Hi Conrad,

It's only an issue of coordination and findability. But that question
depends on what the intended purpose of the wiki would be. For example
there is nothing stopping anyone (including members of this list) from
creating and populating pages on www.wikipedia.org about Perl6 and
this user group. Then those pages would be available to the wikipedia
search engine. <--- Insert any other popular wiki there.

If, however, it is meant for mailing-list specific issues then only we
need to be able to easily find and search it, so there is no issue.
And of course with the ominipresence of google, finding and searching
is always becoming less of a problem.

What would be annoying though is to invest work in a "perl 6 wiki"
that is only one of many "perl 6 wikis" and with no coordination of
efforts between them. (is there an official "perl 6 user's wiki" or
will there be, or is that a different question?)


On 24/05/06, Conrad Schneiker <[EMAIL PROTECTED]> wrote:
> From: Michael Mathews
> I for one, think a Perl6-users wiki would be extremely useful, I'm
> just not sure why a site that distinguishes itself as "a portal for
> the Australian and New Zealand Perl community" makes the most sense

I was only thinking of the availability of an existing Perl 6 Wiki, not the
site as such.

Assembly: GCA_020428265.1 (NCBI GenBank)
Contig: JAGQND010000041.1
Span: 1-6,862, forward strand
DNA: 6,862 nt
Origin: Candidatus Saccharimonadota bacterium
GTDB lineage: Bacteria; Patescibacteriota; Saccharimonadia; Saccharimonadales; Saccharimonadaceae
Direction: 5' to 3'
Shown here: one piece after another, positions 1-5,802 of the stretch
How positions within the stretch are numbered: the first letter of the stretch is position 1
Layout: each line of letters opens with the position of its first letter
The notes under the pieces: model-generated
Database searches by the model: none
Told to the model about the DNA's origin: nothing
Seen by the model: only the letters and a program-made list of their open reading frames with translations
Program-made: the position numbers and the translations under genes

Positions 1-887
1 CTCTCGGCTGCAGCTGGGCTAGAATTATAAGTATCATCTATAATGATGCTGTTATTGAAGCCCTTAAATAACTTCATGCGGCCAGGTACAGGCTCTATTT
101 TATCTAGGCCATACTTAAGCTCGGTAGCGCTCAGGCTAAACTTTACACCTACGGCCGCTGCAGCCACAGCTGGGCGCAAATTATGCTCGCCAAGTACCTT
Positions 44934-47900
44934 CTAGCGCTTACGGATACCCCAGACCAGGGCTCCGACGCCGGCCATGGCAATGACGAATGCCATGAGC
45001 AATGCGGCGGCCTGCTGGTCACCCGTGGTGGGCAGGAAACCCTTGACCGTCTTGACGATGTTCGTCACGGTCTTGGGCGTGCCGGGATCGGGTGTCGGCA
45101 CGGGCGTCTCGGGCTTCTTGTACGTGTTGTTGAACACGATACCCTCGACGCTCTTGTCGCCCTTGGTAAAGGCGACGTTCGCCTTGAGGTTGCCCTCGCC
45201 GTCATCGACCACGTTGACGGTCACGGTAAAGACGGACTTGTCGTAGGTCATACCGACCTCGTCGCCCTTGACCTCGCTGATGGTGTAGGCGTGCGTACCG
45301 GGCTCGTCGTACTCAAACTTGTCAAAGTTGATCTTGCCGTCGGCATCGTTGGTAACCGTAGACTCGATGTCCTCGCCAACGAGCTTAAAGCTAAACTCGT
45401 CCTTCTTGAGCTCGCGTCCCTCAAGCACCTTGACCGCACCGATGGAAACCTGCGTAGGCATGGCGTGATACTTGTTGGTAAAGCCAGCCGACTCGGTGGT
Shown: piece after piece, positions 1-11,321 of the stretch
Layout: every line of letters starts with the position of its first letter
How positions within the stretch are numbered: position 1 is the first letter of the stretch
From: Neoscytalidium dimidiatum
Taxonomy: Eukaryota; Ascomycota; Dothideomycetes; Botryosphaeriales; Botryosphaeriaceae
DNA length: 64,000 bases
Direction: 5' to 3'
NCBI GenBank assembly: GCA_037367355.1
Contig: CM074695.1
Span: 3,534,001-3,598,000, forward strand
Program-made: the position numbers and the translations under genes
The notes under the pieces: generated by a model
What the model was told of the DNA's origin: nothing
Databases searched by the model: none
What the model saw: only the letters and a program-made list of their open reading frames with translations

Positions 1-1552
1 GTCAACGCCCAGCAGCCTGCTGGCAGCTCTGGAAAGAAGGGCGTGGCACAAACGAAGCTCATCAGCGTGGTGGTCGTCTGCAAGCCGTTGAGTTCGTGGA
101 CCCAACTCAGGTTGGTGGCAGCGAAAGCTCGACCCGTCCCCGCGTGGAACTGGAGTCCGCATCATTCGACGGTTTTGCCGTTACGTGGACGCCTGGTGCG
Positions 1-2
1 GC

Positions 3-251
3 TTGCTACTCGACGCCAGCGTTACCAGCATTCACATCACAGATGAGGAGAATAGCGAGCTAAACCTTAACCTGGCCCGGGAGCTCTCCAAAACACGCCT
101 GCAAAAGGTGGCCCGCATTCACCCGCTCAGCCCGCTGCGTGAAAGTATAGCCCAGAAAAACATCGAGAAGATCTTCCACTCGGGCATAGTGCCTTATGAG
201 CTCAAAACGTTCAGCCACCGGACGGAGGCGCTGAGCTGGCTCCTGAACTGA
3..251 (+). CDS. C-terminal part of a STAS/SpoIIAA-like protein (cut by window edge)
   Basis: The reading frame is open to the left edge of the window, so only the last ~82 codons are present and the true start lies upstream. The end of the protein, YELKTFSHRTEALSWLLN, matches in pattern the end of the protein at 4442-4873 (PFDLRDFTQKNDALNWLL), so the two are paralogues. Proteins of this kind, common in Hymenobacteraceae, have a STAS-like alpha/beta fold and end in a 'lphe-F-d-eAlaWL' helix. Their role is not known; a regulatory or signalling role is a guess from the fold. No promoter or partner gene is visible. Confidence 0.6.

> (particularly to anyone trying to find the Perl6-users wiki from
> outside this mailing list).

My guess is that that's a pretty much location-independent problem, unless
(for examples), (1) you get perl.org to host a Perl 6 users wiki, (2) you
get perl.org and allied sites to put a prominent link to it on their main
Perl 6 pages, and so on.

> Okay, New Zealand and Australia have "parrots" but the connection is a
> stretch. Isn't Larry and/or Damian from Australia? Maybe that's the
> connection?

The only connection was that it turned up fairly high on the list when I
googled for "perl6" and "wiki".

(However: "Damian Conway holds a Ph.D. in Computer Science and is an
Honorary Associate Professor with the School of Computer
Science and Software Engineering at Monash University,
Melbourne, Australia.")

> I'm just askin'...


Best regards,
Conrad Schneiker


www.AthenaLab.com (Nano-electron-beam technology.)

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